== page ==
The caves run deep into the hillside above West Wycombe village and directly beneath St Lawrence’s Church and Mausoleum (which were also constructed by Sir Francis Dashwood around the same time the caves were excavated). West Wycombe Park, ancestral seat of the Dashwood family and also a National Trust property, lies directly across the valley. The caves’ striking entrance, designed as the façade of a mock gothic church and built from flint and chalk mortar, which was erected in around 1752, can be viewed directly from West Wycombe House.
The unusual design of the caves was much inspired by Sir Francis Dashwood’s visits to Italy, Greece, Turkey, Syria and other areas of the Ottoman Empire during his Grand Tour. The caves extend a quarter of a mile (400 metres) underground, with the individual caves or “chambers” connected by a series of long, narrow tunnels and passageways.
A route through the underground chambers proceeds, from the Entrance Hall, to the Steward’s Chamber and Whitehead’s Cave, through Lord Sandwich’s Circle (named after John Montagu, 4th Earl of Sandwich), Franklin’s Cave (named after Benjamin Franklin, a friend of Dashwood who visited West Wycombe), the Banqueting Hall (allegedly the largest man-made chalk cavern in the world), the Triangle, to the Miner’s Cave; and finally, across a subterranean river named the Styx, lies the final cave, the Inner Temple, where the meetings of the Hellfire Club were held, and which is said to lie 300 feet (90 metres) directly beneath the church on top of West Wycombe hill. In Greek mythology, the River Styx separated the mortal world from Hades, and the subterranean position of the Inner Temple directly beneath St Lawrence’s Church was supposed to signify Heaven and Hell.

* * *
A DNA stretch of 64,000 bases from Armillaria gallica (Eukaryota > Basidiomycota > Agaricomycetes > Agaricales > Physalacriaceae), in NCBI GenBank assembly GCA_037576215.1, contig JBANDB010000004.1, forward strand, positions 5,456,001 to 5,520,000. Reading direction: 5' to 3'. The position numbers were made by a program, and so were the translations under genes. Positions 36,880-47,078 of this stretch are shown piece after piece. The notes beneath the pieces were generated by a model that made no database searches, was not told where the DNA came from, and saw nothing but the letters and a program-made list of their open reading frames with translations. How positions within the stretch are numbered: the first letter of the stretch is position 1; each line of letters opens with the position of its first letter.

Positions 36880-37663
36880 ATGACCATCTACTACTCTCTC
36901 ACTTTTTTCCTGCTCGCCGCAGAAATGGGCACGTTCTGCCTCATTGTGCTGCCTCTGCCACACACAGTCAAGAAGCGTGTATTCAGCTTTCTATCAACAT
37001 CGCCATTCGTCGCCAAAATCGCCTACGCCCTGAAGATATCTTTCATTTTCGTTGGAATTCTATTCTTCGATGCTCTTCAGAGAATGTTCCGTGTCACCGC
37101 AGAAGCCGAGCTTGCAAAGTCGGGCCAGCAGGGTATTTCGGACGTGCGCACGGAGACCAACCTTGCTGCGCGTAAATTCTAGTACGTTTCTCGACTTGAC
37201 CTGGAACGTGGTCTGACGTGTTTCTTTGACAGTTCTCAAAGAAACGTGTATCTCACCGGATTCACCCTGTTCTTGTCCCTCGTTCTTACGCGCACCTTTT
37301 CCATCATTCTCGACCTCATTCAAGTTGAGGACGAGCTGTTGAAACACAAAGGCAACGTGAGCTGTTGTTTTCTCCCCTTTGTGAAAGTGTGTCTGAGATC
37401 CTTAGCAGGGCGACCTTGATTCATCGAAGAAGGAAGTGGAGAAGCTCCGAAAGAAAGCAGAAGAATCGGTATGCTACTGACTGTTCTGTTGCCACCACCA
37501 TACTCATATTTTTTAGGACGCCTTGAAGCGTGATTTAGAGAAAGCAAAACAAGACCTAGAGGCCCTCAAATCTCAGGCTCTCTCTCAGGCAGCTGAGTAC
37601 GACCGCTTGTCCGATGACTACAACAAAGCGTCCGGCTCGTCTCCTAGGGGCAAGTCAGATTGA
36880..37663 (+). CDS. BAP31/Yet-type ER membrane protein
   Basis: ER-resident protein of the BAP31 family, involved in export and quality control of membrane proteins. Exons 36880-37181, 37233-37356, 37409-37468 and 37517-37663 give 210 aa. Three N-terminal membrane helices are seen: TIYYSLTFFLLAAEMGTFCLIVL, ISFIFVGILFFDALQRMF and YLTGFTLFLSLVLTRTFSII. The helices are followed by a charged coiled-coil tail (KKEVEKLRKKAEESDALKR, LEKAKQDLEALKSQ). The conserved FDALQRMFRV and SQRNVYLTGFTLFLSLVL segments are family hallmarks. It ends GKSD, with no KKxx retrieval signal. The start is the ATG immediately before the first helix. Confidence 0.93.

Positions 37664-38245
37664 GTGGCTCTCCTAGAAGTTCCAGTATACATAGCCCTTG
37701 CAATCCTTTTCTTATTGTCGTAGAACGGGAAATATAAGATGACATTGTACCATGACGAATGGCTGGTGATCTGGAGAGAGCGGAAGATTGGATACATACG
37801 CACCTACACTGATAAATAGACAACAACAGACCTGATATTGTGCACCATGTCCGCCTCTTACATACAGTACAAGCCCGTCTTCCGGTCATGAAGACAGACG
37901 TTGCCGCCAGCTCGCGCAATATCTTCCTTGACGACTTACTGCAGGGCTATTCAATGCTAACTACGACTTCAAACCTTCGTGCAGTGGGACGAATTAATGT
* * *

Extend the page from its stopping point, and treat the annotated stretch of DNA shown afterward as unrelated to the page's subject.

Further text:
An alternative viewpoint was advanced by Daniel P. Mannix in his book about The Hellfire Club. This theory suggests that the caves had been intentionally created by Dashwood according to a sexual design. The design begins at the ‘womb’ of the Banqueting Hall, leading to rebirth through the female triangle, followed by baptism in the River Styx and the pleasures thereafter of the Inner Temple. This theory is not mentioned in National Trust literature and is allegedly refuted by the Dashwood family. The theory that the caves resulted from flint mining is also questionable because the Chiltern Hills flint bed overlays the chalk escarpment and does not have to be mined, except by means of small open flint dells, of which there are many in the area.
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